I’m not happy that her’s, her boyfriend’s and his brother’s names have been formally released. And that doesn’t mean I support them in any way, or condone a single thing that they did – what she, Barker & Owen did was horrific, indefensible and unforgivable, but releasing their names risks a witch hunt against them. I have a thing against witch hunts, I tend to prefer the rule of law, which like it or not has to apply equally to everyone at all times. And while reports like this one can give some insight into what made Connelly the person she’s become, those like it will be few and far between (see?), with ‘monster’ headlines clouding the realities about these ‘monsters’, which makes it ever harder to identify and protect (safeguard?) other children genuinely at risk of abuse or death. Should his killers rot in jail forever? Of course. But let’s have a reasoned look at what makes people like this do what they do, and make it easier for people in the child protection business to identify them and do a better job of protecting children.

ID Database Breached Before It’s Even Begun

The National Identity Register, the database underpinning the government’s continuing plans for ID cards, may not have been instituted yet, but one of the three systems which will comprise its core has already been breached:

Nine local authority workers have been sacked after illegally accessing personal details of the public held on the government’s national identity database.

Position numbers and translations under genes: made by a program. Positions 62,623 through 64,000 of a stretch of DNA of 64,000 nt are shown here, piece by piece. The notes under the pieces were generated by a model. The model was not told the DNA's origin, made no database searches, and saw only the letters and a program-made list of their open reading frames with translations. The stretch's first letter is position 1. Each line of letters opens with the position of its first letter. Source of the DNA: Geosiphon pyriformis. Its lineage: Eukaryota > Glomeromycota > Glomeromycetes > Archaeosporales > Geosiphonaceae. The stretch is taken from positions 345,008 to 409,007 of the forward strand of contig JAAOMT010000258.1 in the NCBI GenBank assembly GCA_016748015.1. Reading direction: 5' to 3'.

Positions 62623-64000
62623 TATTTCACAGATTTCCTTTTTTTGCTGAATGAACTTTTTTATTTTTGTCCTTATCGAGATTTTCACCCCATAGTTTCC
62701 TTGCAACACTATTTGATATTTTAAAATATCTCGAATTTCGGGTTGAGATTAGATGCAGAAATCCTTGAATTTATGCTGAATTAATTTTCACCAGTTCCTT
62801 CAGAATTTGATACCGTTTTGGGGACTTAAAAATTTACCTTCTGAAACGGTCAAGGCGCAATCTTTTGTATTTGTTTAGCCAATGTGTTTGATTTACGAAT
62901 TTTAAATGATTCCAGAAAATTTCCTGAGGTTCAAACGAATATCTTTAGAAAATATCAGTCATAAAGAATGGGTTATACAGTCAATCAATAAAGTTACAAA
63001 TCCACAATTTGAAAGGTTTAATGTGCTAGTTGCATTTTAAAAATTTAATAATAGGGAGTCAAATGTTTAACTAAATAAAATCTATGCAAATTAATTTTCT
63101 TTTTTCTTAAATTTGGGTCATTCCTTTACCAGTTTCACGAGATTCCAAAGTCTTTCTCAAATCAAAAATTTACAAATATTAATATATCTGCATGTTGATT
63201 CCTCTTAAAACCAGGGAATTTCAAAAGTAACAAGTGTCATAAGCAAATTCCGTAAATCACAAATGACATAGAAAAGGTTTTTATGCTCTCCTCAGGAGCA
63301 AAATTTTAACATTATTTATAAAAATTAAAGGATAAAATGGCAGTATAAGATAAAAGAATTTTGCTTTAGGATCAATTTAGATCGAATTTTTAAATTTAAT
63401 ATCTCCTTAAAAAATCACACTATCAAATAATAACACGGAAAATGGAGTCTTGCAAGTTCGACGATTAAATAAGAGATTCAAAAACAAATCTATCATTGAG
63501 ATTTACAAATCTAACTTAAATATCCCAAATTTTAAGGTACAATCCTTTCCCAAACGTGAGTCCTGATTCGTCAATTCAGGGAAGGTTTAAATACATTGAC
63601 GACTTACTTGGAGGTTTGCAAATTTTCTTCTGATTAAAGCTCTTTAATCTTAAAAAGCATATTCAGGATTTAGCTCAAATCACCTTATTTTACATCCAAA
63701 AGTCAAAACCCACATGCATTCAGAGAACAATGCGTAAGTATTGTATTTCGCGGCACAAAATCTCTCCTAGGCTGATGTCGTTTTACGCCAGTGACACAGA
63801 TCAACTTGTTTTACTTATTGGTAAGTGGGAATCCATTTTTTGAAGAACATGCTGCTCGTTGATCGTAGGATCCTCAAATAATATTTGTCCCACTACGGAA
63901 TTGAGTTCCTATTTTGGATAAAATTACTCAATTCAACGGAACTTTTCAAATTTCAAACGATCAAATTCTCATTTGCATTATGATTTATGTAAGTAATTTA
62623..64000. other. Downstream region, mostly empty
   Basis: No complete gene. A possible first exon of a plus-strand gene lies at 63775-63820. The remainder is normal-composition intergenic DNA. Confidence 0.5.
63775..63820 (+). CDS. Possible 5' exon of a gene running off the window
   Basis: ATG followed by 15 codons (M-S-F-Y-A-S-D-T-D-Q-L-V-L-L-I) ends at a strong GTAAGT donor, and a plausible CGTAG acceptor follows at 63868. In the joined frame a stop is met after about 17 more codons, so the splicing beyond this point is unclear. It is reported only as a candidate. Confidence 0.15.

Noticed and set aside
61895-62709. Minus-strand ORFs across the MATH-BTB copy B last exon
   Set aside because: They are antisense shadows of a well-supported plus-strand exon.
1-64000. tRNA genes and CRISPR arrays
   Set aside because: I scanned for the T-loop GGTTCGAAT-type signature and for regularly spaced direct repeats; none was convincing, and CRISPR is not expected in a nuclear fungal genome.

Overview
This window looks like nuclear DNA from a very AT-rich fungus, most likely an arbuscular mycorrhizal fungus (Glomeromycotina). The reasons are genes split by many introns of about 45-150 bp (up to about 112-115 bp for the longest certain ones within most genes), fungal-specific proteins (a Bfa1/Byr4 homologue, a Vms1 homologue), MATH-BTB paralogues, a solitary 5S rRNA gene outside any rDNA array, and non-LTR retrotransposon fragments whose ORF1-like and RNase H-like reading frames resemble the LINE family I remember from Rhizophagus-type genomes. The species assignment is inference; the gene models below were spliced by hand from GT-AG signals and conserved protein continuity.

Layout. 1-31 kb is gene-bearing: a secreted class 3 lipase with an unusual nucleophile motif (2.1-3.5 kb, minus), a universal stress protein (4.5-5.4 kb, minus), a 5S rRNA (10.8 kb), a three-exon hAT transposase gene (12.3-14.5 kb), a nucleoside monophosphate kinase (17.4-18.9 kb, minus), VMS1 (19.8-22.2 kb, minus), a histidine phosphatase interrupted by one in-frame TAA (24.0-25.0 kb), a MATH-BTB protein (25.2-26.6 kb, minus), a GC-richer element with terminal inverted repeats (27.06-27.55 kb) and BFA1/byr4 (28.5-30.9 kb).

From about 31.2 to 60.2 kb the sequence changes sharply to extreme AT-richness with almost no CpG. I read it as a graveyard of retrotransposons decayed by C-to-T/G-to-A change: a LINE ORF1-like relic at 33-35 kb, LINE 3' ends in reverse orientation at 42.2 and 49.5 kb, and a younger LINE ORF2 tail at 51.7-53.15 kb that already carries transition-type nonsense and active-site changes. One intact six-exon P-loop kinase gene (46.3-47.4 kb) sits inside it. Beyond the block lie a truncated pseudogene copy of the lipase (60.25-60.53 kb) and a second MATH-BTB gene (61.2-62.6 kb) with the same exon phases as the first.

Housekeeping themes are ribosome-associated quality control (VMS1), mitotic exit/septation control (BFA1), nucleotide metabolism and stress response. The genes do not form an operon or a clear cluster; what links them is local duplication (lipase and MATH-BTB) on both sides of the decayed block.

In total, 34 council workers were found to have illegally accessed the Customer Information System (CIS) database, which is currently earmarked to form part of a linked-up network of three systems constituting the government’s national identity database.

The Identity and Passport Service (IPS) has countered, saying:

“IPS will make the systems supporting the national identity service as secure as possible, building on an excellent track record with the current passport database.

“Our proposals for the development of the national identity service seek to incorporate the use of technology supporting CIS to store biographical information. However, such information would be stored separately from any information held on CIS by the Department for Work and Pensions (DWP) and protected by strict audit and access controls.

“It will be a criminal offence to make any unauthorised disclosure of information and our security arrangements will also be subject to the independent scrutiny of both the information commissioner and a new identity commissioner.”

In order for our very identities to be protected from abuse by the government or simply its employees (and these 34 will be just the tip of the iceberg) we’ll need a government ‘identity commissioner’? How’s about no ID cards (no need/easily forged)? How’s about no National Identity Register? How’s about no National Identity Service? Henry Porter looks at the larger question of database security and how our identities will remain under greater threat because of the ID scheme:

A DWP spokesman suggested that the small number of breaches recorded indicated that unauthorised access by officials was spotted quickly. He did not, of course, acknowledge that these cases came from sample checks generated by the system.